93km south of Sicily and 288km north of Africa sunny Malta is a little bit of Britain with red telephone boxes, sub post offices, and vehicles driving on the left. Everybody on Malta speaks some English but the locals quickly change to Malti (an Arab based language that sounds like a cross between Russian and Arabic) when speaking to each other. Malta has embraced Europe, having joined the EU on 1st May 2004, and has adopted the Euro, introduced at the beginning of 2008.
Visitors from all over Europe flock to this tiny island measuring just 30 kms by 6 kms. They are drawn by guaranteed summer sun, historic monuments and sandy beaches.
A Turbulent History
The Maltese seem to have forgiven the Italians who started bombing the Island in 1940 and, who were, together with the Germans, responsible for twice as many bombs being dropped on Malta as were dropped on London at the height of the Blitz.
Nowadays, the Italian influence is almost as apparent as the British one with pizza restaurants everywhere and numerous Italian TV channels in every home and hotel.
Valletta – The Knights City
A visit to the historic city and capital, Valletta is a must. Known as the knight’s city after the Knights of St John who dominated the islands history from 1091 to 1291, Valletta is a living work of art.
St Johns Co-Cathedral has an austere and plain façade that belies a truly magnificent and ornate interior. The church features a barrelled roof with many chapels on either side of the main chamber. The walls are richly decorated and the floor is marble and contains some 400 tombs.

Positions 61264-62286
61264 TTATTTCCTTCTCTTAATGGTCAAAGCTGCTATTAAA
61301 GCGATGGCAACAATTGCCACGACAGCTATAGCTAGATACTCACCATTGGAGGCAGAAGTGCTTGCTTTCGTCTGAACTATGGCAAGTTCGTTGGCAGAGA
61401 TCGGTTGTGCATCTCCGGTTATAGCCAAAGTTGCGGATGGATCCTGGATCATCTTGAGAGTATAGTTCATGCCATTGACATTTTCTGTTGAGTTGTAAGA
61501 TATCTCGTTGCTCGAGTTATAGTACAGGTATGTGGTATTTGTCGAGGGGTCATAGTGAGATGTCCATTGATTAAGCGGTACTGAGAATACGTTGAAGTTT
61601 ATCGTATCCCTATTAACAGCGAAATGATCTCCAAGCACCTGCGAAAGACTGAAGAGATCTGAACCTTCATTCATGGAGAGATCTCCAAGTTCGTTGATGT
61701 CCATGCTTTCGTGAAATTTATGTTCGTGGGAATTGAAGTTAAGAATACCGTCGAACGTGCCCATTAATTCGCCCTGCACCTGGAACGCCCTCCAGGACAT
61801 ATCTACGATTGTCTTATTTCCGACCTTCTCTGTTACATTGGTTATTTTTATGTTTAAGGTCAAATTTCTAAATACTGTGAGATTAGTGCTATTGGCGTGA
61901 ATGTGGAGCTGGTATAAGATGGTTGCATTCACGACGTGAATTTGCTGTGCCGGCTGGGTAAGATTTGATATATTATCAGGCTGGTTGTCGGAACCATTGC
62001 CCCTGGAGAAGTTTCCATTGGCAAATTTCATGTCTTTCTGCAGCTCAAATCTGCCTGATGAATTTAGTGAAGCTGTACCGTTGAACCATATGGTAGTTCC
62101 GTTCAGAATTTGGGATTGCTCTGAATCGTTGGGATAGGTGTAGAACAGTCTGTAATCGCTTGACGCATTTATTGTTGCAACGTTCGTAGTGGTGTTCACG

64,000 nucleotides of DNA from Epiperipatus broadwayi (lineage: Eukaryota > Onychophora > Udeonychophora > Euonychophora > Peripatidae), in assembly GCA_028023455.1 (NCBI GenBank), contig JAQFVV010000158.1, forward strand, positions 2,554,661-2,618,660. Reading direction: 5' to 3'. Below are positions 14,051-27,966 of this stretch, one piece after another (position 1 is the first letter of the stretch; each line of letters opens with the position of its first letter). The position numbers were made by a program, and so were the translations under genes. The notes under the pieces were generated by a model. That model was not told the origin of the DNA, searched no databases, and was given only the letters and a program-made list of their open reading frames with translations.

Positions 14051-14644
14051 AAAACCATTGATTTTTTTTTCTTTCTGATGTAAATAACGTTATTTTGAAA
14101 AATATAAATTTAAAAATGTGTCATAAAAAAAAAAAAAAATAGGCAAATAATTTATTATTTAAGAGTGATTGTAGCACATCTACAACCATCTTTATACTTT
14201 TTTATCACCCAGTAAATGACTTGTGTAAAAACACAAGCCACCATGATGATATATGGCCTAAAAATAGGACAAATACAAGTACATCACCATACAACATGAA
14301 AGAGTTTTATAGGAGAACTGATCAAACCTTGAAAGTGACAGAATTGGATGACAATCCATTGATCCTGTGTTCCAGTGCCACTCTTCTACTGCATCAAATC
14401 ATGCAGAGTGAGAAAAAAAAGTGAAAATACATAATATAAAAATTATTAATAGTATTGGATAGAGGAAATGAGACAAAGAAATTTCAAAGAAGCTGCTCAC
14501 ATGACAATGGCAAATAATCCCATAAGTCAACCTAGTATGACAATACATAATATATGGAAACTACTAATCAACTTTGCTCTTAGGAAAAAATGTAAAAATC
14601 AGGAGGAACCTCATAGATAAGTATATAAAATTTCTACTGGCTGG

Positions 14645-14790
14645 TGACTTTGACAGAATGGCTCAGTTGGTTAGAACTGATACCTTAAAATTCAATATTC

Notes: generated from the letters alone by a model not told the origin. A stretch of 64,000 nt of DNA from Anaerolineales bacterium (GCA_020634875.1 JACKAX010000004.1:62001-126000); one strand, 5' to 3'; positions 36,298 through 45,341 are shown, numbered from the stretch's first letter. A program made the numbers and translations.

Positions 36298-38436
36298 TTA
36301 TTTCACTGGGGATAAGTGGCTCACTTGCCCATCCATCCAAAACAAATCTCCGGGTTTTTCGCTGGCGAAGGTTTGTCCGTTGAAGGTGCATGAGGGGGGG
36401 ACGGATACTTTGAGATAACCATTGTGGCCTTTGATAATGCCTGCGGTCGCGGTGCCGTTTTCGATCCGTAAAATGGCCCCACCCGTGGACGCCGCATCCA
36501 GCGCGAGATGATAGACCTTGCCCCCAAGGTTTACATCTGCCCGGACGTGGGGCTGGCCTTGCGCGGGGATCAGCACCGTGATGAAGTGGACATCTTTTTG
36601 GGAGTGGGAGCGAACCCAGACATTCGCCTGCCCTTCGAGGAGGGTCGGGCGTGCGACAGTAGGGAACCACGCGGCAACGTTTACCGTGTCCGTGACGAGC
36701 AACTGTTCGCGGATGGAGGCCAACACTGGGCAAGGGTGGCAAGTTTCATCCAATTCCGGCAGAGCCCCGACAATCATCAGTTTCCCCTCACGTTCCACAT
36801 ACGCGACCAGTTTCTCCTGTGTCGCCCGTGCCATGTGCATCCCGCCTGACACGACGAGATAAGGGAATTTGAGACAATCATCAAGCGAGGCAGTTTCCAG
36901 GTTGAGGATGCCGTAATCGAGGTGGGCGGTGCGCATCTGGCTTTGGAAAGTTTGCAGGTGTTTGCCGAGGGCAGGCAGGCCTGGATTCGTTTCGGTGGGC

Eddies café just off Republic Street and close to the Cathedral has a very wide and cosmopolitan choice of food and drink and there are even some traditional Maltese dishes hidden away on the menu.
Mdina – the ‘Silent City’
Mdina is the ancient capital of Malta and is one of the best preserved medieval walled cities in the world. Outside the city gate there is always a line of Karozzin , Maltese carriages for hire. Visitors can choose one of these to ride in or can stroll around and marvel at one historic and beautifully preserved building after another. The whole ‘city’ is one big monument but this is not just a place for tourists – ordinary life goes on here too even though many locals have sold up their properties for exorbitant prices and moved out of the city.
Malta is not for everyone. The roads, even the so called main roads, are in a terrible condition and some of the towns and villages look a bit uncared for. Even so, Malta has lots of interesting historic monumnets, some good sandy beaches and guaranteed summer sun.
Travel – Flights are available with Ryanair , Air Malta and a number of other airlines.
Accommodation – The Pergola Club Hotel and Spa in the town of Mellieha on the North West coast offers apartments and rooms.
Getting around – Car hire is available throughout Malta and the local buses are cheap and frequent but often overcrowded.
Eating Out – Malta is not renowned for its cuisine! Pizza and pasta restaurants abound and finding traditional Maltese food is very difficult. However, the local wine is worth a try and is good value as is Cisk, the local lager.